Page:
Last September, I attended a field meeting organised by the Somerset Wildlife Trust looking at intertidal zones on the north Somerset coast. A good chance to pick up a tick or two I thought. The meeting was at Hurlestone Point and involved a walk outfrom the car park then a descent down a cliff path to a steep shingle beach. We spent a good session on the rocks beneath Hurlestone Point and I got some nice photographs of shells and the odd anemone but nothing really heart-stopping was found. Late afternoon people started making their way back to the car park and just before the cliff path back up I decided to take a breather by a large clump of flowering Ivy. A week before in Exmouth, I had seen quite a few Colletes hederae on Ivy flowers and wondered if I might get one at this spot. The others disappeared up the cliff path and I waited patiently, scanning the many bumblebees visiting the flowers. I became aware of the restof the group waiting at the top of the cliff and could hear short snatches of conversation "Do you think he's all right?" "Yes, he's taking photographs I think." I was just going to join them when something caught my eye as it zoomed in and landed on a patch of Ivy flowers. I brought up my camera to get a better look and froze briefly before rapidly taking as many shots as I could before, as quickly as it had arrived, it was gone. What I immediately noticed on the hoverfly that had landed there was its amazing long antennae with white tips. One of the Calliera, and a definite tick but which one? I got home and downloaded the images into Lightroom and processed them. Looking at my hoverfly literature it seemd clear that this was Callicera aurata. Luckily we have within our county, Ted and Dave Levy, a father and son syrphid encyclopedia so I fired off a shot to them and had it confirmed shortly afterwards. I looked in their book, Somerset Hoverflies and realised i was in exalted company. One other record existed, made about ten miles from where I made mine, by W Audcent - in 1916!!!!!!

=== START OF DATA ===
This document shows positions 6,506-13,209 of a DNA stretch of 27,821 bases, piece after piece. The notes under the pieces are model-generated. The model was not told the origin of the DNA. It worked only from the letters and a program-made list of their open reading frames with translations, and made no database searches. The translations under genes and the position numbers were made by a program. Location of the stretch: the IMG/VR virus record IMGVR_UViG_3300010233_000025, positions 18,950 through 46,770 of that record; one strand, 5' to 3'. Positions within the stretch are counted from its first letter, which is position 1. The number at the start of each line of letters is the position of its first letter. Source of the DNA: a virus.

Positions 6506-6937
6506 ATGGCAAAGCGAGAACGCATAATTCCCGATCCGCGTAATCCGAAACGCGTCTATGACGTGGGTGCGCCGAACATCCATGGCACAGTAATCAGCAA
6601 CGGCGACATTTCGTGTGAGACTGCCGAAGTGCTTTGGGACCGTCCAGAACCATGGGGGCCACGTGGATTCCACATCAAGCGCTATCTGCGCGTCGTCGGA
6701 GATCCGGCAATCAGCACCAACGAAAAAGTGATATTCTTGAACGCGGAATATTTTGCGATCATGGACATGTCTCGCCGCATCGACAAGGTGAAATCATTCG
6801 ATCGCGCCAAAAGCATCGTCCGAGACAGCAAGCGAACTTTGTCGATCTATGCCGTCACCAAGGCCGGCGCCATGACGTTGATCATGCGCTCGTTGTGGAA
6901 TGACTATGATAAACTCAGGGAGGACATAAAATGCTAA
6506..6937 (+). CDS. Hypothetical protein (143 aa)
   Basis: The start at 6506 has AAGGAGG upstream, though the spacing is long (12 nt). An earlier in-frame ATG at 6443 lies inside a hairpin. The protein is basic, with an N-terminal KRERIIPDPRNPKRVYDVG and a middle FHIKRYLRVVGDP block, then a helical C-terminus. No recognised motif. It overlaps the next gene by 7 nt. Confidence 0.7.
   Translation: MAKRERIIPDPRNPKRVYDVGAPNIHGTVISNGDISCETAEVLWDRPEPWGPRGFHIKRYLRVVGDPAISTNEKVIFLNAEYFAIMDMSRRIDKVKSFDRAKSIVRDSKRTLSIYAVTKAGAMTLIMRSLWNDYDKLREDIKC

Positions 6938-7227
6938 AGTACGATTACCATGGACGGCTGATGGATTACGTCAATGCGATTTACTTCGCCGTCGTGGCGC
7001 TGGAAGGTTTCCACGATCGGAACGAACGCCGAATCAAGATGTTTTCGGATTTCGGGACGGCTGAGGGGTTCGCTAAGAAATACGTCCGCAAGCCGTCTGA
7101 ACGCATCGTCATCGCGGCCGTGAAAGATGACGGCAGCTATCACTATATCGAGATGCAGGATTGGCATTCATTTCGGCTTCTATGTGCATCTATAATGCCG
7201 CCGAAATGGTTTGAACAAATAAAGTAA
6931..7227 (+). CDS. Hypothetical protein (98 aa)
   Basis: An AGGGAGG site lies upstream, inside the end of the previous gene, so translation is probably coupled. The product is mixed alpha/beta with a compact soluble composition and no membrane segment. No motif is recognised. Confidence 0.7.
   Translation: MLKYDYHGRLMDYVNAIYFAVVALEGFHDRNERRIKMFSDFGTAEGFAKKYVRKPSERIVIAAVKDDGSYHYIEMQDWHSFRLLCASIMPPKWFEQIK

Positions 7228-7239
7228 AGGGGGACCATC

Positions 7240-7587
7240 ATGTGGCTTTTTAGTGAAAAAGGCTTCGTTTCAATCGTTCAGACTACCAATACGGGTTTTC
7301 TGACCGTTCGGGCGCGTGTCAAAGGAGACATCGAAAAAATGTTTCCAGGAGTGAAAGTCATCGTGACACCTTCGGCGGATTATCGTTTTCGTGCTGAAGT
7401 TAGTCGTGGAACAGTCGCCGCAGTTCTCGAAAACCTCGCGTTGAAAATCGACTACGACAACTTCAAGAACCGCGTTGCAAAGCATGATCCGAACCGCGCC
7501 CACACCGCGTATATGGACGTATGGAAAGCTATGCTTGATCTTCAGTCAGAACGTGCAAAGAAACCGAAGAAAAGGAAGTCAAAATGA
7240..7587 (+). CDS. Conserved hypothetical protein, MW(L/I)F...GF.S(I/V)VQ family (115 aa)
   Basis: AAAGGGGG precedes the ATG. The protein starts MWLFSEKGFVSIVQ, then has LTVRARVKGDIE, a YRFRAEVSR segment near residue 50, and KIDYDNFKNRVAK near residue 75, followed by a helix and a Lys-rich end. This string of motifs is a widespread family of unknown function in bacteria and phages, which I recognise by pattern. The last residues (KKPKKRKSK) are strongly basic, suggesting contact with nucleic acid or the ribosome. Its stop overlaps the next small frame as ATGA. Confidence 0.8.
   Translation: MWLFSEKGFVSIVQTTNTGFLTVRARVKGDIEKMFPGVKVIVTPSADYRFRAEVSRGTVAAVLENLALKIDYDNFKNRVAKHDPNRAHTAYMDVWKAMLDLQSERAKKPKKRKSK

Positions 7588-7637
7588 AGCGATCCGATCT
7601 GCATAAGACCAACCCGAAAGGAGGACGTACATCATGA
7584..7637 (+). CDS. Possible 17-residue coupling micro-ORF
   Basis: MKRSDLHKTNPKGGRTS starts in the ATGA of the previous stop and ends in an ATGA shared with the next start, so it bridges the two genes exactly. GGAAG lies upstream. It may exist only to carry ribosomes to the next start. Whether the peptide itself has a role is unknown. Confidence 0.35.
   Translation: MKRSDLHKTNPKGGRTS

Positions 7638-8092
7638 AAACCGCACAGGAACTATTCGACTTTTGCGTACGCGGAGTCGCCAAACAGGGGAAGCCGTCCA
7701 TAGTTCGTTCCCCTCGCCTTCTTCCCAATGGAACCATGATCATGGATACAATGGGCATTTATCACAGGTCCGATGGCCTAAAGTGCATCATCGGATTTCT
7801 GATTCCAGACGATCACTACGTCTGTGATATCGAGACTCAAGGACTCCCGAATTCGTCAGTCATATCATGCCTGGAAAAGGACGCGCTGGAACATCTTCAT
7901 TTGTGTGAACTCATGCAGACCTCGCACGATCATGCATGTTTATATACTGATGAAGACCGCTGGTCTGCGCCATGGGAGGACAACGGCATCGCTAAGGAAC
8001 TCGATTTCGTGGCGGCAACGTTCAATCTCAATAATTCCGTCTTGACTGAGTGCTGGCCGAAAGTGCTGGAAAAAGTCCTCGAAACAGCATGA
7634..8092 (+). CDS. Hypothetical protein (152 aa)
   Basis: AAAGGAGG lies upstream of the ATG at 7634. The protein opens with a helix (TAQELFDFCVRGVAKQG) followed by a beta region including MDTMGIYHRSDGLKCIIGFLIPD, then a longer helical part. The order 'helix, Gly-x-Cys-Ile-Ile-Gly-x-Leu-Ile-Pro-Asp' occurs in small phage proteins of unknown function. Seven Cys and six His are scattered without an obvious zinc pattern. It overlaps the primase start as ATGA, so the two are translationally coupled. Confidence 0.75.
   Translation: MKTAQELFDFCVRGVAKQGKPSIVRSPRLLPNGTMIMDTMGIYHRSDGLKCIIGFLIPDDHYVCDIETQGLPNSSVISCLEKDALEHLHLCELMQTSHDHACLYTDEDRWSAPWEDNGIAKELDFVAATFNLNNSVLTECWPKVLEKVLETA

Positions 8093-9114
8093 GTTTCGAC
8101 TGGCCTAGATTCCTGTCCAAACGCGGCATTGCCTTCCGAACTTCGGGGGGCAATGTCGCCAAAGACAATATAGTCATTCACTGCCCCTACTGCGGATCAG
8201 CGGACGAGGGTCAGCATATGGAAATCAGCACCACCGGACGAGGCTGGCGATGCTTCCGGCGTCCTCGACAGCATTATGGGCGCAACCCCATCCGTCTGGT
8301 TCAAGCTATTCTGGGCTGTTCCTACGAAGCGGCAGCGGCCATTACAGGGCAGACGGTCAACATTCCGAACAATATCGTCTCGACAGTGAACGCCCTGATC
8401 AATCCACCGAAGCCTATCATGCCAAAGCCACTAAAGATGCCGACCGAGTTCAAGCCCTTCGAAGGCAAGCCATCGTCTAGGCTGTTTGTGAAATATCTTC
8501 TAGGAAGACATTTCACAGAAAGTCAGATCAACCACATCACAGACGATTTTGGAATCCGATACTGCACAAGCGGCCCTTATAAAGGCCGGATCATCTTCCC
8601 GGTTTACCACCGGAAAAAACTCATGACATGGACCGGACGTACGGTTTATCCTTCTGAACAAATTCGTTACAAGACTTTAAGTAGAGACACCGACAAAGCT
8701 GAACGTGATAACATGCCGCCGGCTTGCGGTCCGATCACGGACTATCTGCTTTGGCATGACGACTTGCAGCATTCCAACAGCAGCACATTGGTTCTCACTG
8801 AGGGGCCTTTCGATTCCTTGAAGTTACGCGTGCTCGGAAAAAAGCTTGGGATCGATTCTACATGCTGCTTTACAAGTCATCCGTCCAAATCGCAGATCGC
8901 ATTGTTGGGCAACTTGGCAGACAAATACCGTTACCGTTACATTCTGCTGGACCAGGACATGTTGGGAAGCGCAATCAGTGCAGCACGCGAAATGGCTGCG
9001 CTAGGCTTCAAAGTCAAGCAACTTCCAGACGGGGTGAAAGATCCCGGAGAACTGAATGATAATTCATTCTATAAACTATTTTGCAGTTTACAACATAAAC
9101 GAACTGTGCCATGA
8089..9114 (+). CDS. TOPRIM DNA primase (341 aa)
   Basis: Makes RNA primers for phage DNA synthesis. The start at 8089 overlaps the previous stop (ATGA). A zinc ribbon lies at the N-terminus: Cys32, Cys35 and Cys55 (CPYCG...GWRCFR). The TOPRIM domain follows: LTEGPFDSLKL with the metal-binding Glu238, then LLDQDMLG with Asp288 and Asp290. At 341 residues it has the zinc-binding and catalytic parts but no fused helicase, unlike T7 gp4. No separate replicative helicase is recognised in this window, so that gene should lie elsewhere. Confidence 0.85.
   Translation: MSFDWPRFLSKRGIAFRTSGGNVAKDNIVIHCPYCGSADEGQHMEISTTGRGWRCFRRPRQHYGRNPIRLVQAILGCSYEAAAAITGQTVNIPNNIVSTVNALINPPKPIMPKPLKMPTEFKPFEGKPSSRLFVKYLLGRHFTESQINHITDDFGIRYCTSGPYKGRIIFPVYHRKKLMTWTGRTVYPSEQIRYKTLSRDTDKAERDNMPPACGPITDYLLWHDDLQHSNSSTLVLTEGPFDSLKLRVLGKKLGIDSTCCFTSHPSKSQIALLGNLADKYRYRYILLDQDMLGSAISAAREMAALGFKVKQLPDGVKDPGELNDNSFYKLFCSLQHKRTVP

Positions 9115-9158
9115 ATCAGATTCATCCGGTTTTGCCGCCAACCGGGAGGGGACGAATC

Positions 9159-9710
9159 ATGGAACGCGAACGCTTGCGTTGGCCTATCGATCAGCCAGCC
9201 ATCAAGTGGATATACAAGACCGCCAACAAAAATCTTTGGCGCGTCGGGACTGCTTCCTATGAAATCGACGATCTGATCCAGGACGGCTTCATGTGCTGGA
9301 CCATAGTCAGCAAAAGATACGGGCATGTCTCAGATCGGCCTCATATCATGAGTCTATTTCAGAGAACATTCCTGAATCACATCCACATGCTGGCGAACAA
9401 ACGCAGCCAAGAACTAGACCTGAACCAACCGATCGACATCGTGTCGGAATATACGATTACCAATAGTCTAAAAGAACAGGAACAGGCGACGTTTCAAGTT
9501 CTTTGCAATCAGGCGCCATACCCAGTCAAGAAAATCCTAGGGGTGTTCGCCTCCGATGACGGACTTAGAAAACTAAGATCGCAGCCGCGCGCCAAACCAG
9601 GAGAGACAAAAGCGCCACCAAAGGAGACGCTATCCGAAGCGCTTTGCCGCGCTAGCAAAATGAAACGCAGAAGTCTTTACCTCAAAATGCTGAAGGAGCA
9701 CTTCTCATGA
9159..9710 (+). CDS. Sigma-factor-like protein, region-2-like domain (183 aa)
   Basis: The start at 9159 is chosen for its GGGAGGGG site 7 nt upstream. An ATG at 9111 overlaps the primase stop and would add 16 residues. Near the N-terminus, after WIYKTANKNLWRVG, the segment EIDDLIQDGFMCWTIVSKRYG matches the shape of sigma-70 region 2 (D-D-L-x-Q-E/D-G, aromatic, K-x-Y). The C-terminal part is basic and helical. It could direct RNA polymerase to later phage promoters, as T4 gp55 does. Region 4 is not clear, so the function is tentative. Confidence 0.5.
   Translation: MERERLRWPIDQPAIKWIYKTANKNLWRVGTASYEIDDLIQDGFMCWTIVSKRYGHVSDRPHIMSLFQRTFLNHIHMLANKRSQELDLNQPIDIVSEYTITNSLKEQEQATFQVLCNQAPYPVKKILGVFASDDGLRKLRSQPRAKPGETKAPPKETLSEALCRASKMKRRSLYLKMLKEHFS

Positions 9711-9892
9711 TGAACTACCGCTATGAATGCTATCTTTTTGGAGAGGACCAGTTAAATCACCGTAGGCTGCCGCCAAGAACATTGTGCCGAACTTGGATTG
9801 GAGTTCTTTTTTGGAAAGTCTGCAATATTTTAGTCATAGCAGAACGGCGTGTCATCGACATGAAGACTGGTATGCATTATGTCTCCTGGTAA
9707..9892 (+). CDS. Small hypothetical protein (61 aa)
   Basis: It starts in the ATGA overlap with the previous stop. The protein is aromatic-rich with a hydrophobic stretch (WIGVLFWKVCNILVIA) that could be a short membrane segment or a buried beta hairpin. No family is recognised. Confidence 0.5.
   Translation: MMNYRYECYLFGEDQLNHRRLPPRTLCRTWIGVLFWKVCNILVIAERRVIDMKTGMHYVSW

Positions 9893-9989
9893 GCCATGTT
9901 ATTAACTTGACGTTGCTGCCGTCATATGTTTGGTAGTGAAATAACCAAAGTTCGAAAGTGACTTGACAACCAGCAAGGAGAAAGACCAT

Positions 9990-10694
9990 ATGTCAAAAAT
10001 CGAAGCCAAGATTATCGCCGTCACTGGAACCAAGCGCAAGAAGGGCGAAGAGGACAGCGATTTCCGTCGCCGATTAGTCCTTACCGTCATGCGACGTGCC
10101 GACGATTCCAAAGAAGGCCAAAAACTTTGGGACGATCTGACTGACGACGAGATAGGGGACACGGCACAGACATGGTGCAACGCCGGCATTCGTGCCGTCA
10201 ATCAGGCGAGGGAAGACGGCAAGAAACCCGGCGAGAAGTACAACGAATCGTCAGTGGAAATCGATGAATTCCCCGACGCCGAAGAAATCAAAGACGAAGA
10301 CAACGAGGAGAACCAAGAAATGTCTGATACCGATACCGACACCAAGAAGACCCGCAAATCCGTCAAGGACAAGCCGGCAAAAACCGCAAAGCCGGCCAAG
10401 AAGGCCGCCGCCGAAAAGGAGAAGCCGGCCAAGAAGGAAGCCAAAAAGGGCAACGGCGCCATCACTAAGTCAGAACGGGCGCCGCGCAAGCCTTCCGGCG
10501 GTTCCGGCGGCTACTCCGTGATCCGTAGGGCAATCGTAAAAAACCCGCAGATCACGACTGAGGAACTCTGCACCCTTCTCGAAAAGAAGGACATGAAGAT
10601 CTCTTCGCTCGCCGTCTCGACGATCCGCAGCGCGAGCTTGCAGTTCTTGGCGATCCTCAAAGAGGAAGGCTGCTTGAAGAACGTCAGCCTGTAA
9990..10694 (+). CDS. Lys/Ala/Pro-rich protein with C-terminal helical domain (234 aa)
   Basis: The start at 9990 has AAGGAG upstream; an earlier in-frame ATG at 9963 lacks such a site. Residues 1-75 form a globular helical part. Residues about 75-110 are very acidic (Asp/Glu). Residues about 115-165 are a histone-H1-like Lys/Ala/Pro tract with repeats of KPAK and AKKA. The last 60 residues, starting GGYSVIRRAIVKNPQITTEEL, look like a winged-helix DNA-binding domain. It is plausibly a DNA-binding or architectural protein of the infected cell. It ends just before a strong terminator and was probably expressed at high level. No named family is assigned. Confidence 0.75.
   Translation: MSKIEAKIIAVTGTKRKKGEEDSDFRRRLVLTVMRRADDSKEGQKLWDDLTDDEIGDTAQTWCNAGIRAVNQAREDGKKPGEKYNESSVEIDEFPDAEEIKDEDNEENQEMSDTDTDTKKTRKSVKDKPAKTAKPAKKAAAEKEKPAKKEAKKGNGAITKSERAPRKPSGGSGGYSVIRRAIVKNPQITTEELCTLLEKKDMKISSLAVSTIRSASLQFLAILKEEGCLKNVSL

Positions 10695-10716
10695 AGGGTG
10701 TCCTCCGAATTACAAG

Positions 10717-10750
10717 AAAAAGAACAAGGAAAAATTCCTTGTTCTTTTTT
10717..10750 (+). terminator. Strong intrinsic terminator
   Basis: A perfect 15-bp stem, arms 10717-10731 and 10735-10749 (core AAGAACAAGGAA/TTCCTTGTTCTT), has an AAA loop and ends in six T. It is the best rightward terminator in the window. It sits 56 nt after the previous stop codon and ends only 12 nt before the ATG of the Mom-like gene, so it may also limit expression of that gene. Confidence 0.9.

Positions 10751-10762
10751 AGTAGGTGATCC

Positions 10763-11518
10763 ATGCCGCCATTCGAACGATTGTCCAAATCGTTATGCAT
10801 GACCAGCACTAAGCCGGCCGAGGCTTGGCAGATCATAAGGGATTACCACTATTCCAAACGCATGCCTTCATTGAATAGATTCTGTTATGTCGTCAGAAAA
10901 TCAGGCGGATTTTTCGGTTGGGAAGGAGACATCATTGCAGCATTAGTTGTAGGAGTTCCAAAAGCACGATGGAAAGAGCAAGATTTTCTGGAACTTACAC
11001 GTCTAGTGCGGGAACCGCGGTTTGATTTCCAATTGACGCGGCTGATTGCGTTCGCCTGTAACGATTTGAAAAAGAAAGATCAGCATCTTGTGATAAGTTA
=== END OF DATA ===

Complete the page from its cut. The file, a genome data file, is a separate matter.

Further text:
A short while later, I was on another field trip with Dave Boyce and boasted of my great find. Talk about pride coming before a fall. He looked at me a bit shame-faced and said "Hmm yes, I've had a couple of those in that general area." I'm still pleased with my fourth for Somerset. If anyone else has some records of this species in the county please send them in :-) Such a great looking fly deserves greater recognition.